Tim McGraw has been a country singer for just about half his life.
He is almost 50, and he’s been making country music for 25 of those years, since his self-titled debut album was released in 1990.
So on the last day of this year’s Country Radio Seminar in Nashville, when McGraw was introduced as “songwriter’s best friend” and “forever iconic,” it made perfect sense.
McGraw was the featured speaker at Wednesday’s (Feb. 10) panel titled “Transcending and Evolving,” and he started by talking about how his journey went all the way back to a CRS more than two decades ago.
McGraw was one of the CRS New Faces back in 1994. He performed “Indian Outlaw” and “Don’t Take the Girl,” and he gives that night a lot of credit for helping him get to the next level.
“I think that night was the most important night in my career,” McGraw acknowledged. “That set everything off for me. That night was just electric for me. You’re wanting to impress people, and you can’t get into the moment like you want to. But I remember thinking, ‘This was a good night.’”
When McGraw looks back at all his success since then, he said that the saying that rings true for him every day is, “The harder you work, the luckier you get.”
He brings that work ethic into all the music he makes. Mostly because he has such a competitive streak.
“First and foremost, it always starts with a song. I still feel that way. But I’m competitive. I want every song to be the first single. I want to make an album that there are no skips in,” he said of the way some albums have those songs that make you push the fast-forward button.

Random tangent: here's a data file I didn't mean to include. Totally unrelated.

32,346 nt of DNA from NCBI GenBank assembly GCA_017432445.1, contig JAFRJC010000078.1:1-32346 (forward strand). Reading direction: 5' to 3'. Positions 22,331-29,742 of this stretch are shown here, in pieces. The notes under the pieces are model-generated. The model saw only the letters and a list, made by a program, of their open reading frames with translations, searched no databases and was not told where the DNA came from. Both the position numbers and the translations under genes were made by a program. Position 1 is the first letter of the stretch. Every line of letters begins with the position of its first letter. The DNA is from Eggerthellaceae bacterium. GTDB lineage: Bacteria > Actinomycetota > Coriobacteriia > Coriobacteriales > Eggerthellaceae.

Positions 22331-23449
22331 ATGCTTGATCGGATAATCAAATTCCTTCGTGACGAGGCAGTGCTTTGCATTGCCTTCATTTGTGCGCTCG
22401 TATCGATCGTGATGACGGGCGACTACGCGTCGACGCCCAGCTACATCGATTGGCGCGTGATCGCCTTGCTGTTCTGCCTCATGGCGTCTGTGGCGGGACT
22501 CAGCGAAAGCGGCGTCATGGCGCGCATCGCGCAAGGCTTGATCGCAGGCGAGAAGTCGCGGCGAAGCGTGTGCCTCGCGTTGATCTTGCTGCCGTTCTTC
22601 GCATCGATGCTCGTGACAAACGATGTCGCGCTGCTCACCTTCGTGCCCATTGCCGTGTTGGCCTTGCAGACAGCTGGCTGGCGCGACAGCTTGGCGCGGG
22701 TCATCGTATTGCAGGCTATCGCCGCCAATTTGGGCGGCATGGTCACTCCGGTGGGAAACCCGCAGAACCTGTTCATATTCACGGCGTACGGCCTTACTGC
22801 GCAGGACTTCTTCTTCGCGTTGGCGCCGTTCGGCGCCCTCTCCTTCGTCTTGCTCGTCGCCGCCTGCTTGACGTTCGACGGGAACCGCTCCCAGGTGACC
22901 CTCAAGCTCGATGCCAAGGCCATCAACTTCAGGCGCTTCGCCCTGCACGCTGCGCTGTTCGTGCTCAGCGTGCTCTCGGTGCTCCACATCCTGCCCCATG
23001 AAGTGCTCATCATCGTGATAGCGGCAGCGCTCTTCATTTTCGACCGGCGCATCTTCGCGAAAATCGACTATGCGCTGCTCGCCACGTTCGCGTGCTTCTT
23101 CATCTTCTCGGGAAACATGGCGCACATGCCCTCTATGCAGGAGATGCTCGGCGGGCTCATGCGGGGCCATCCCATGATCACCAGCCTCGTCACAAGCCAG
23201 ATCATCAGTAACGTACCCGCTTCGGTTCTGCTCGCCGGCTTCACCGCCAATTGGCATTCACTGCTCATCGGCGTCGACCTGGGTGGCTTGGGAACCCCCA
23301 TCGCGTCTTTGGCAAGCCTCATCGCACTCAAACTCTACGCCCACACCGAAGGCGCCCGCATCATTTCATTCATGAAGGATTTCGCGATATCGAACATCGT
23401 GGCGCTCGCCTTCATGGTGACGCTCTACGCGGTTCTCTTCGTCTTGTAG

And with all the years of being in the business, McGraw finds himself leading the business in a way.
“I feel a responsibility to make music I’m proud of. You can’t think about what radio thinks and what fans want to hear. That might last for a little while, but sooner or later, that strategy is flawed. It’s not that it doesn’t happen, but you have to be disciplined enough to pour yourself out of it,” he explained. “I don’t want to let myself down musically.”
Once in a while, though, he admitted there are obstacles. But for McGraw, that’s what motivates him.
“That can squash your creativity for a while,” he said. “But then you start trying to find a way around that roadblock. I lead with my heart and make the right decisions. I never wanted to do anything malicious because that never gets you anywhere.”
Then he added, “I think there were times where I had extraneous things in my life that were weighing me down,” he said alluding to some of his own personal and professional struggles. “But I always knew the music would win.”